The cb argument is the callback to use when querying for the pass phrase used for encrypted PEM structures (normally only private keys).
For the PEM write routines if the kstr parameter is not NULL then klen bytes at kstr are used as the passphrase and cb is ignored.
If the cb parameters is set to NULL and the u parameter is not NULL then the u parameter is interpreted as a null terminated string to use as the passphrase. If both cb and u are NULL then the default callback routine is used which will typically prompt for the passphrase on the current terminal with echoing turned off.
The default passphrase callback is sometimes inappropriate (for example in a GUI application) so an alternative can be supplied. The callback routine has the following form:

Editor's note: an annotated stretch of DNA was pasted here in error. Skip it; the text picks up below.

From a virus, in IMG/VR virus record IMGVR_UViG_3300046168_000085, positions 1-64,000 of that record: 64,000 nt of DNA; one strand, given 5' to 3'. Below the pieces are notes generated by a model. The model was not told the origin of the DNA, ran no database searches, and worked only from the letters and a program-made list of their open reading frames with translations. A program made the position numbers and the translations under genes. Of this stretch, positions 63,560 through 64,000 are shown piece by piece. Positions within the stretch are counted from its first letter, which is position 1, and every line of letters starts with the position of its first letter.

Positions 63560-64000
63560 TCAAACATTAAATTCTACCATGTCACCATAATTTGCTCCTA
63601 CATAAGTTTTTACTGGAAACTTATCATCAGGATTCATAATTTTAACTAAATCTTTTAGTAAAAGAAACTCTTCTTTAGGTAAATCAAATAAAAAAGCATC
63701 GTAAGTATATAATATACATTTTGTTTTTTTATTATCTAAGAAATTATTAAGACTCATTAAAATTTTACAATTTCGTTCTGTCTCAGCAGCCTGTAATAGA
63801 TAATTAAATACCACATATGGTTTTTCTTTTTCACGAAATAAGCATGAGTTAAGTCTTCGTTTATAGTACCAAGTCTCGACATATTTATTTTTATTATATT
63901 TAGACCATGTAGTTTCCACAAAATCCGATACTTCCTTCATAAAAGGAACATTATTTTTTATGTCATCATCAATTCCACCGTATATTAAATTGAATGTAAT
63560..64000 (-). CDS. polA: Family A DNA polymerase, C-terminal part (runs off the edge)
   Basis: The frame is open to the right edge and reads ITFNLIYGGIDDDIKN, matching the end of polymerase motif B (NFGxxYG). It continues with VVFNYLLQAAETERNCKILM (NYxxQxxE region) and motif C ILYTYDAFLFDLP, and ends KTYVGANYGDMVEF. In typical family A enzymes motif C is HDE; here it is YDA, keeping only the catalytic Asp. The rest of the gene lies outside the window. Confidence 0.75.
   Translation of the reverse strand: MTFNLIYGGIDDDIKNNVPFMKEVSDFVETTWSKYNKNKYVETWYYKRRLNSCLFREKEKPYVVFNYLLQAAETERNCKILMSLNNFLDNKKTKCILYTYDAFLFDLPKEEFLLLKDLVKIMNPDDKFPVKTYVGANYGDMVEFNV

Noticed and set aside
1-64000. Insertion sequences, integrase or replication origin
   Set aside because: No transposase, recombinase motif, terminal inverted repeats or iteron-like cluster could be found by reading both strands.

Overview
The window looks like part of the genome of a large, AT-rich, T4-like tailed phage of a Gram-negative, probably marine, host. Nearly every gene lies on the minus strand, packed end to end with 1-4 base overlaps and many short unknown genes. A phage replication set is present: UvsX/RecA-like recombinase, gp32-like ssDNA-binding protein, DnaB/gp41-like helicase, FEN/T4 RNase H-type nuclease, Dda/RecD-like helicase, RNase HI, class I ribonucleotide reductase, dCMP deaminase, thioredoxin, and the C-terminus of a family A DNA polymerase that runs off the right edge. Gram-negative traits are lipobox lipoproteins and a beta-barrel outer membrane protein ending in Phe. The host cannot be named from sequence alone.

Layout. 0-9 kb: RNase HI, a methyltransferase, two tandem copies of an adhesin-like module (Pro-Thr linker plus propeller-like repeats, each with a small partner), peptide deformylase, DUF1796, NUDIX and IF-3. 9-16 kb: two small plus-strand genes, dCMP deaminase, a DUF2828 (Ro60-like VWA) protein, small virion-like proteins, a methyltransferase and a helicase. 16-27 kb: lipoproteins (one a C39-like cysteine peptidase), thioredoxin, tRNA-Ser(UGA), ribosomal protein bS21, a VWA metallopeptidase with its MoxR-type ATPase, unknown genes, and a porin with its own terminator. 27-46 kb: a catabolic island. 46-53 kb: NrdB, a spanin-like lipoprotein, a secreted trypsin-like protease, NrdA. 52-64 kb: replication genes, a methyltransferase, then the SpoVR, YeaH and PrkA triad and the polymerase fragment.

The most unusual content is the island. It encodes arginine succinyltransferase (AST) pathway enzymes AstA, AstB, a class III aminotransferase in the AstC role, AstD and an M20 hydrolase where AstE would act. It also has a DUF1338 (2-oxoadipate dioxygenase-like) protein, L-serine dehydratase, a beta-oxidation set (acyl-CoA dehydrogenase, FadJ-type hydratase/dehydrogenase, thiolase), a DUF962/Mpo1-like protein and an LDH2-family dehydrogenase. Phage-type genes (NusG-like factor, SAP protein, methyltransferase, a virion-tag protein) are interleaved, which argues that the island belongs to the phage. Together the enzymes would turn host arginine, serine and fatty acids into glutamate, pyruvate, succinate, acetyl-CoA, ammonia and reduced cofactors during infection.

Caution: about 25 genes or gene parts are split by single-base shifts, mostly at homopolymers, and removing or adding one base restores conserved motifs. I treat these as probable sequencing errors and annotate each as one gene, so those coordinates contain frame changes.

buf is the buffer to write the passphrase to. size is the maximum length of the passphrase (i.e. the size of buf). rwflag is a flag which is set to 0 when reading and 1 when writing. A typical routine will ask the user to verify the passphrase (for example by prompting for it twice) if rwflag is 1. The u parameter has the same value as the u parameter passed to the PEM routine. It allows arbitrary data to be passed to the callback by the application (for example a window handle in a GUI application). The callback must return the number of characters in the passphrase or 0 if an error occurred.
Although the PEM routines take several arguments in almost all applications most of them are set to 0 or NULL.
Read a certificate in PEM format from a BIO:
Write a certificate to a BIO:
Write an unencrypted private key to a FILE pointer: